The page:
Wetlands Habitat


Arapaho NWR's wetland habitat comprises 824 acres of natural and created ponds and lakes.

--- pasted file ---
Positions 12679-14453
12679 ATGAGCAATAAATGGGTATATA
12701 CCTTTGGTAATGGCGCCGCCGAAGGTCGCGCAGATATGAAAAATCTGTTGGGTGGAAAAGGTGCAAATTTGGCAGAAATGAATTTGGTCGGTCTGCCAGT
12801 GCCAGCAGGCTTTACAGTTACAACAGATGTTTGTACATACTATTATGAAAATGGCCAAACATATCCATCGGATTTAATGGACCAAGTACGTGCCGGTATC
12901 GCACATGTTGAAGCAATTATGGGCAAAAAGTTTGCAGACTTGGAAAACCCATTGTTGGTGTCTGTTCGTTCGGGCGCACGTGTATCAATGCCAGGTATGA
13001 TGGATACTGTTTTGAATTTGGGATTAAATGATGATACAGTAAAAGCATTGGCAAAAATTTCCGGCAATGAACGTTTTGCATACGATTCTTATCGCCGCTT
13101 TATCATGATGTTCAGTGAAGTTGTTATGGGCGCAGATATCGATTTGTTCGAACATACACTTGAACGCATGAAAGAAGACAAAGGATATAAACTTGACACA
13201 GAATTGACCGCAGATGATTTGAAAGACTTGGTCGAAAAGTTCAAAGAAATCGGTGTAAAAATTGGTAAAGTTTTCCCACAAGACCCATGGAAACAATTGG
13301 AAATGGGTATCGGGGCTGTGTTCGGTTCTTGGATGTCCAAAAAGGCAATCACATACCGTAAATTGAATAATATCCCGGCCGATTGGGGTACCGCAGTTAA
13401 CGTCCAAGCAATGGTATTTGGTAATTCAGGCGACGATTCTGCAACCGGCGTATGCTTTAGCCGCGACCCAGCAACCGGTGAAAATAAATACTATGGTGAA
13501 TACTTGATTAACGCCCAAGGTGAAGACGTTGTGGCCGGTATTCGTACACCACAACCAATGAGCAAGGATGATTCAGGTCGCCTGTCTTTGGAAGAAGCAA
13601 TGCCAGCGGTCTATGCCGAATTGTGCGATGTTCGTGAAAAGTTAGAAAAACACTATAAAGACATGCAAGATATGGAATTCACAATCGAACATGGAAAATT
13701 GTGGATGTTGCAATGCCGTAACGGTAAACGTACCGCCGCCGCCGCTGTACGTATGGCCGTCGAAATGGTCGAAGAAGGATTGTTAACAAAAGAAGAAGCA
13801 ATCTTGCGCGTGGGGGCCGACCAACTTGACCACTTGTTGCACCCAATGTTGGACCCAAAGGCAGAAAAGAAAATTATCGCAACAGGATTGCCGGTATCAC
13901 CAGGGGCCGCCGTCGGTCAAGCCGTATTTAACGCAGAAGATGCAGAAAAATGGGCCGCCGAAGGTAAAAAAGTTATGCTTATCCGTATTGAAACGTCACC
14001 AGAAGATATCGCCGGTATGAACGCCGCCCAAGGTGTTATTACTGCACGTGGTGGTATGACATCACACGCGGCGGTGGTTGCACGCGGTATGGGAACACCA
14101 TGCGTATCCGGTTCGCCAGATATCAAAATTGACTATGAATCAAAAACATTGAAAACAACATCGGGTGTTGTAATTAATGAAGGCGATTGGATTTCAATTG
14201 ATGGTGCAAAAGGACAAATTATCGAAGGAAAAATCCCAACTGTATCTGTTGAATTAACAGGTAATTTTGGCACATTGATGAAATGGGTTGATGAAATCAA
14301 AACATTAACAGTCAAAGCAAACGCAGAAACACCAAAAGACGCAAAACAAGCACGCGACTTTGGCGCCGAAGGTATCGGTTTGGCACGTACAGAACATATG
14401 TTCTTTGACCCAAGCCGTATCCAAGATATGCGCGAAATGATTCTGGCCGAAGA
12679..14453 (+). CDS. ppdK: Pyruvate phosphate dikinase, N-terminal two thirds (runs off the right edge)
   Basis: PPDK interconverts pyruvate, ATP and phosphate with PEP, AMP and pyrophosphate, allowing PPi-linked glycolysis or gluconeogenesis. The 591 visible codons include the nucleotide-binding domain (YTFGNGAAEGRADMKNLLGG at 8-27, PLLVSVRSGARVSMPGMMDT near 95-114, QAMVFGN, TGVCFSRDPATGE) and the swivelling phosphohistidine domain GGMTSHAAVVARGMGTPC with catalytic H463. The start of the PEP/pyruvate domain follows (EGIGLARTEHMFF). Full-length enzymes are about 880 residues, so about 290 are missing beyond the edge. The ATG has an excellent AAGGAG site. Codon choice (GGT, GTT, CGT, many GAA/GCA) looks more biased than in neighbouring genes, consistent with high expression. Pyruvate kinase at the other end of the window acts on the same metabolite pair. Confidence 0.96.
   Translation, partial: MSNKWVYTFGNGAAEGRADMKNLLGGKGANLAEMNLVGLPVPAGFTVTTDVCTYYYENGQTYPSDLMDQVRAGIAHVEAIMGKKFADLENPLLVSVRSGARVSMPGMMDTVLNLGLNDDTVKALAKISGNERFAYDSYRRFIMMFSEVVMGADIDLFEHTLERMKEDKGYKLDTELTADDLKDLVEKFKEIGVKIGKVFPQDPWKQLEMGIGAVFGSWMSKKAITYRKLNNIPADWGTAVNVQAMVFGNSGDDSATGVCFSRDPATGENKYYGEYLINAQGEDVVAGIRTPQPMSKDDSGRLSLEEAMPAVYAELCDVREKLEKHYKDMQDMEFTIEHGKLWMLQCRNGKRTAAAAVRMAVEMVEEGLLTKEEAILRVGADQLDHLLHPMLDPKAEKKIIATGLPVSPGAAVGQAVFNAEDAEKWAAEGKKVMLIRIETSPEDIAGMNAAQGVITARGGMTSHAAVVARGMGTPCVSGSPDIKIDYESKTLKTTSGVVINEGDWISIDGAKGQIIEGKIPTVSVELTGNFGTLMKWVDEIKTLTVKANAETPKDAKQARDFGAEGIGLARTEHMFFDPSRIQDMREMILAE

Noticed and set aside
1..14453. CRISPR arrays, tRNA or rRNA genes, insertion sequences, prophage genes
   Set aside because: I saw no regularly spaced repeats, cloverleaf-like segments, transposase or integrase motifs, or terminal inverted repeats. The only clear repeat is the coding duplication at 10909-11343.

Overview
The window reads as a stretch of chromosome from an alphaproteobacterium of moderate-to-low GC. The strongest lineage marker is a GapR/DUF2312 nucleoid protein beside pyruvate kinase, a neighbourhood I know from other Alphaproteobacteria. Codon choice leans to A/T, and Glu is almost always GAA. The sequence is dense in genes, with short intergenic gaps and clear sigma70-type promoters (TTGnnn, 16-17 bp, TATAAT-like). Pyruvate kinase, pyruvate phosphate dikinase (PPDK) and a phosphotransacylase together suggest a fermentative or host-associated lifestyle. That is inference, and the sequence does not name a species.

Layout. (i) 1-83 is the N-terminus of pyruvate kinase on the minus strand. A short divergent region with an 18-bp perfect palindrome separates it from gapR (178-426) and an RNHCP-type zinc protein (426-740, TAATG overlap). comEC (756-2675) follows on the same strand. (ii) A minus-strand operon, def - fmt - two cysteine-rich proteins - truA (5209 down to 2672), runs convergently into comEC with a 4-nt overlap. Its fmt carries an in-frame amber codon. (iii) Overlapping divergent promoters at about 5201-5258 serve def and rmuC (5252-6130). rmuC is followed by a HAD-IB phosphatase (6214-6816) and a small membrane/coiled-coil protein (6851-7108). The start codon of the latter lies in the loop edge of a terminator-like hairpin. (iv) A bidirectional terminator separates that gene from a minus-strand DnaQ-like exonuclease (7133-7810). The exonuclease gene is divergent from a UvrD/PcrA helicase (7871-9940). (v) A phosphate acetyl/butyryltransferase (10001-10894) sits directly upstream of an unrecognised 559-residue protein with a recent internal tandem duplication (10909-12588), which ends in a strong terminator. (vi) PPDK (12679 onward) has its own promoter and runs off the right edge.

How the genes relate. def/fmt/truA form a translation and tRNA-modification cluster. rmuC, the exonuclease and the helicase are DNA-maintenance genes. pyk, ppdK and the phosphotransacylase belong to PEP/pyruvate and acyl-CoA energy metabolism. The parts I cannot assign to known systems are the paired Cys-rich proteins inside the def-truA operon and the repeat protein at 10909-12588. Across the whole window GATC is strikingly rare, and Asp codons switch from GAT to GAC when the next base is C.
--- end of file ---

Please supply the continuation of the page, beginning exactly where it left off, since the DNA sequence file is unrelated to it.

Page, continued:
Approximately 79 shallow wetlands exist on the Refuge.  The majority (90%) of the wetland basins were constructed after Refuge establishment in 1967.  These artificial wetlands were created to offset wetland losses occurring elsewhere in the central flyway in order to benefit a host of wetland-dependent species, including waterfowl.  Water is diverted from the Illinois River and directed through a complex series of ditches to irrigate meadows and fill ponds.  Water levels in ponds are manipulated to enhance aquatic vegetation to provide food and escape cover for wetland-dependent species.  On Arapaho the aquatic vegetation includes both emergent species including spike rush and bulrush; and submerged species such as sago pondweed, leafy pondweed, and widgeongrass.  Invertebrate abundance is high in these wetland areas providing critical food source for many waterfowl and shorebirds.  Common invertebrates living in the ponds on Arapaho include true bugs, as well as water boatman, backswimmer, predacious diving beetle, and crawling water beetles.  Waterfowl species attracted to the ponds include both diving ducks such as lesser scaup, canvasback, redhead, and ruddy duck and puddle ducks such as mallard, northern shoveler, gadwall, and American widgeon.  Over-water nesting birds such as the black-crowned night-heron, white-faced ibis, marsh wren, coot, and blackbirds also use this habitat.